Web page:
The skills shortage in the technology sector is acute and growing. New training options could enable more people to choose tech careers – and bring more diversity to the sector.
For employers and for the UK as a whole, the stakes are high. In the area of cyber security, for example, Lloyd’s of London’s 2017 report 'Closing the gap – insuring your business against evolving cyber threats’ estimates that a serious cyber attack could cost the UK economy £92bn. That’s a compelling reason to step up the search for appropriately skilled cyber security workers.
What’s more, most of the UK’s current cyber security specialists are aged over 45 and skilled replacements must be ready to step into their shoes when they start to leave the jobs market.
Broadening the talent pool
Traditionally, our universities and colleges have been the obvious place to look for recruits. A full-time university or college degree has been the clearest route into a technology career and that won’t change.
But what about the people who don’t want to spend three years in an academic environment or who would find it hard for personal or practical reasons? What about people who have a stereotypical image of what a tech-whizz looks like and think they don't fit the mould?
It’s up to employers and educators to cast their nets wider and devise new ways to reach and train raw talent.
That’s one reason why at Jisc we’ve signed up to the Tech Talent Charter (TTC). It’s a government-supported employer initiative to improve diversity and address gender imbalance issues in technology, which we experience at our cyber security centre in Harwell.
By signing the charter we are taking steps to bring more women into technology roles.
We have formally committed to following inclusive recruitment processes and to implementing policies and practices that support the development and retention of a diverse workforce. The new National College of Cyber Security is also intended to provide a new route into specialised tech careers when it opens – probably late next year. Based at the famous second world war code breaking site Bletchley Park, it will select talented, logic-minded 16-19 year olds from across the UK and train them as cyber security specialists.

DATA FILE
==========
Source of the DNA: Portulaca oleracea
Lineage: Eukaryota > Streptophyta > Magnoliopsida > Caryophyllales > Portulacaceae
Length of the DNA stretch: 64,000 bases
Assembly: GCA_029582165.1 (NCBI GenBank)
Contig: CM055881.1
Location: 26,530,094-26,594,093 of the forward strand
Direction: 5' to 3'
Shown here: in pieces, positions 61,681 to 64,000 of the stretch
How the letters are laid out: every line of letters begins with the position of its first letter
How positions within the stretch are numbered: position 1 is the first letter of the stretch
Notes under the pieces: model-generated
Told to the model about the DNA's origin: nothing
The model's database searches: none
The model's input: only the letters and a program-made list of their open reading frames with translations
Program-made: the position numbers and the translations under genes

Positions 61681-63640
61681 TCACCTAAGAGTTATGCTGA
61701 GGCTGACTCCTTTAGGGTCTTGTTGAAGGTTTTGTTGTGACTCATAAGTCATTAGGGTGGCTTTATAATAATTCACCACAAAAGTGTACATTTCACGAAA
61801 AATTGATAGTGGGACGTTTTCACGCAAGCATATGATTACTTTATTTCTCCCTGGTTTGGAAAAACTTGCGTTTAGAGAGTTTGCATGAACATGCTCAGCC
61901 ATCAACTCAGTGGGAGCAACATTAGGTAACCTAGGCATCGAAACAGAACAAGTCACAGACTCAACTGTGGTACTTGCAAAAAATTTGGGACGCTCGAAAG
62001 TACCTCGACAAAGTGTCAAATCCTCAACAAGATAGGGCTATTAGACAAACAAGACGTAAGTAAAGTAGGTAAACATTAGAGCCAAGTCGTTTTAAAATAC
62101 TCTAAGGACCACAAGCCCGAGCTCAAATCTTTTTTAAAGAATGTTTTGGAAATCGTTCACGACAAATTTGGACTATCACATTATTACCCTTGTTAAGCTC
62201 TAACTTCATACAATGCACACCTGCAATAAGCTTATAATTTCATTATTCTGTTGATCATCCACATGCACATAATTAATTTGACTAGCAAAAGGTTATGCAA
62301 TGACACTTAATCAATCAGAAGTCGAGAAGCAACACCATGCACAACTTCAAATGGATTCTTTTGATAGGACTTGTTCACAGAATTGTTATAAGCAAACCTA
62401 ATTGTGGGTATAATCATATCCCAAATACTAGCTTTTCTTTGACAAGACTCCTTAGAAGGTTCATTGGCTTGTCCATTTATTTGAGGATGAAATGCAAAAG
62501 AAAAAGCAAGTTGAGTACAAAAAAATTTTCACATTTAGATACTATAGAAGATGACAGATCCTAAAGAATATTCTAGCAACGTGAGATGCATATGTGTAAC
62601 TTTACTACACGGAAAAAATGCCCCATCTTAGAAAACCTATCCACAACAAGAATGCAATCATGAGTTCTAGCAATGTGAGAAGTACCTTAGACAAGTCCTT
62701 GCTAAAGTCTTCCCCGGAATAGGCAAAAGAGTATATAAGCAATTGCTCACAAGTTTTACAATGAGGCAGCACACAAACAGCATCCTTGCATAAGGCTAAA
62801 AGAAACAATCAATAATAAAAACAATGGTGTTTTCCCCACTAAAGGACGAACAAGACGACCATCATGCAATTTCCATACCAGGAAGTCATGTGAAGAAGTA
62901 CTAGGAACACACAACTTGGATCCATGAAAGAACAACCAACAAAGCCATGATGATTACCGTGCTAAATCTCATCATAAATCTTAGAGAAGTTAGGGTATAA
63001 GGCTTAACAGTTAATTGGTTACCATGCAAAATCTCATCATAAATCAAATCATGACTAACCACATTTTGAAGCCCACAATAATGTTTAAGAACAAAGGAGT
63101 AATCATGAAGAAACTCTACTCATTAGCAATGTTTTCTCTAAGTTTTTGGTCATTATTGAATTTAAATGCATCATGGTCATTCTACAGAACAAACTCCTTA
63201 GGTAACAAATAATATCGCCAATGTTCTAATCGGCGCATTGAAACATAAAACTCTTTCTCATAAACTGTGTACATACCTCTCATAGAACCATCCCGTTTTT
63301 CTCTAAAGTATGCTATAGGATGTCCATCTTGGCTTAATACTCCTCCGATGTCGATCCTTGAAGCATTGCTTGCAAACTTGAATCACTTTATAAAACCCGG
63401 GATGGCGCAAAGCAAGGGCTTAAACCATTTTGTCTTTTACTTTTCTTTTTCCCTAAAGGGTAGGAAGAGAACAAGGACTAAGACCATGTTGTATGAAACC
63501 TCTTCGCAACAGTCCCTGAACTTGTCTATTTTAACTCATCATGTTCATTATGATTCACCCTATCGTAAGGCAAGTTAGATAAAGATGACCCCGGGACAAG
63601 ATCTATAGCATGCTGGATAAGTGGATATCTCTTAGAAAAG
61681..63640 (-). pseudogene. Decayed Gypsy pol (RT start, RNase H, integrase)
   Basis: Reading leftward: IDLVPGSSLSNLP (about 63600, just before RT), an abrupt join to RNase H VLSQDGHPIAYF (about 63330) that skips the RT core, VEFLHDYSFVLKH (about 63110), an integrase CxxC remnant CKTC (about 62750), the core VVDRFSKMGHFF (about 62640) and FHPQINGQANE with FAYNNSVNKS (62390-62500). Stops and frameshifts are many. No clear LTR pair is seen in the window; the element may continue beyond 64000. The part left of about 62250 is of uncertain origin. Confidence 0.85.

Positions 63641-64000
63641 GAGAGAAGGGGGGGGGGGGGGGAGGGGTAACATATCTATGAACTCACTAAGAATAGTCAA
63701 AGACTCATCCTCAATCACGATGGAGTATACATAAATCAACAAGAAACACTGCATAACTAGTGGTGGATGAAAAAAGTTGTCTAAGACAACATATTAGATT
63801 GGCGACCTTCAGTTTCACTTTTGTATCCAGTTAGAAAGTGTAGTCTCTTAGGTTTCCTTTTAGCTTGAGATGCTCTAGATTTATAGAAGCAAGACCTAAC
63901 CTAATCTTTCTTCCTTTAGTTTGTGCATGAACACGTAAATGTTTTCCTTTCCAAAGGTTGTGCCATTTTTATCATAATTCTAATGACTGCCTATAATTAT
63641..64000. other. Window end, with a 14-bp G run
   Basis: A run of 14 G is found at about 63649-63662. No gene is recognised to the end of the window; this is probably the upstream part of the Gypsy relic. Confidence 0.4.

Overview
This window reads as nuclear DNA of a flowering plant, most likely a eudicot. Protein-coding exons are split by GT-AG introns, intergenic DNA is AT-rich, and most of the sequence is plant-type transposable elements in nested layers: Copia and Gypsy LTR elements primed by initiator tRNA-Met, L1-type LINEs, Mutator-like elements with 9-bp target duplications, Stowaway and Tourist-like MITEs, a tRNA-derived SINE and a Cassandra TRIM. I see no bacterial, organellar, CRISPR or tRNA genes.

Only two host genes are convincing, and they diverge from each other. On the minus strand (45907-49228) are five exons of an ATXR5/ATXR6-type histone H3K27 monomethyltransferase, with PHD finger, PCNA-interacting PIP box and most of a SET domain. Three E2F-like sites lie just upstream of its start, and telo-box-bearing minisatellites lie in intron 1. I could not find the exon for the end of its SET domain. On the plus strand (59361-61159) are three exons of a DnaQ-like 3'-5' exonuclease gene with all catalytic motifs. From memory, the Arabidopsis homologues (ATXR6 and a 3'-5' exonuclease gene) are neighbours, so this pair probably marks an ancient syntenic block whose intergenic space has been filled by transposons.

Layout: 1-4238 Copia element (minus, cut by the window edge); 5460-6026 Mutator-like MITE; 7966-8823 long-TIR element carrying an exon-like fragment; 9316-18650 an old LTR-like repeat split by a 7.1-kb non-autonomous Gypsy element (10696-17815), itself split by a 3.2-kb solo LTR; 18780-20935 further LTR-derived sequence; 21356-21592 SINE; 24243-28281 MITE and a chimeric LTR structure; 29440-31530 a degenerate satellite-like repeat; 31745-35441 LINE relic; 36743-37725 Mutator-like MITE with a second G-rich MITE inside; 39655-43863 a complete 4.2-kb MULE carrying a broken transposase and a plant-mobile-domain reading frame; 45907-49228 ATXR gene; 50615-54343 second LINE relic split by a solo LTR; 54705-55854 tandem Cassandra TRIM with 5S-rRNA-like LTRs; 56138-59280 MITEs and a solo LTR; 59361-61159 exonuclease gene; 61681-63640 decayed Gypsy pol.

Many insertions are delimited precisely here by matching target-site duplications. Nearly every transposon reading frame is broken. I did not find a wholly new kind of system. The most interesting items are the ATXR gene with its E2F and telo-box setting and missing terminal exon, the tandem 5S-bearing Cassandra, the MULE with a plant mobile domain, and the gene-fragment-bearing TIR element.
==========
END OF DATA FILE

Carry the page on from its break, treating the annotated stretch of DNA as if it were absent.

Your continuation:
And then there are degree apprenticeships.
Many large businesses are using them already to grow their own talent. IBM, John Lewis, PwC, motor manufacturers and several high street banks have all taken the leap. Evan Davis looked at degree apprenticeships recently in his Radio 4 business programme The Bottom Line.
The employers he interviewed said that their degree apprenticeship programmes offer them a wider choice of recruits and are bringing them very ambitious, driven youngsters. They also said that retention rates for degree apprentices seem to be high. Crucially, these employers are enjoying a faster return on investment. Their apprentices contribute to real projects almost from day one.
All these employers (as well as your organisation, if its pay bill is more than £3m per year) are already paying the apprenticeship levy. It is 0.5% of the total wage bill. The levy is part of the government’s programme to get 3m apprenticeship starts by 2020.
The good news is that, if you are paying the levy, you can receive levy funds to spend on training apprentices. For every £1 you pay, you get back £1.10 to spend on training – another powerful reason why it could be time for you to look closely at degree apprenticeships.
Nicole Stewart is Jisc’s security degree apprentice. Nicole joined our security team last October as a trainee cyber security analyst and she's already working on a variety of projects including testing for endpoint security solutions and the ongoing development of our DDoS mitigation services.
"I'm getting lots of practical experience to back up the theory. I get a new module from my learning provider QA every week and attend a workshop in London with them every five weeks. But for the rest of the time I'm working at Jisc.
"My mentors and colleagues are working right alongside me so I can ask for input and then apply what they've told me straight away. The knowledge and techniques stick with you when you're using them on a daily basis."
Nicole is working towards her bachelor's degree. She is earning a salary and will emerge from her apprenticeship well equipped for a career in cyber security - and without any student debt.
Data-driven apprenticeship delivery
We’re developing a solution that will enable our members to use student data to optimise the learning experiences of apprentices at all levels (and in all industry sectors) – and to help apprentices achieve the outcomes that they and their employers want.
Our digital apprenticeships project is building a system to track, monitor and report on each learner’s progress so that employers, providers and the apprentices themselves have an accurate idea of what’s really happening. It’ll provide insights so that it’s possible to make timely interventions or tailor a more personalised learning experience.
It uses the same key infrastructure as our learning analytics service.
We will extend the learning analytics service’s learning data hub so that it can gather in data on attendance, topic coverage and progress as well as information from organisational systems such as student records and the virtual learning environment (VLE). We’ll provide advice and guidance on how to structure data for the hub so that it’s suitable for analysis.
We’ll also provide advice and guidance on the ethical issues around gathering and using personal data and on embedding digital into the apprenticeship journey. And we will develop analytics algorithms so that you have the tools you need when you’re ready to use them.
Interested in our digital apprenticeship work?
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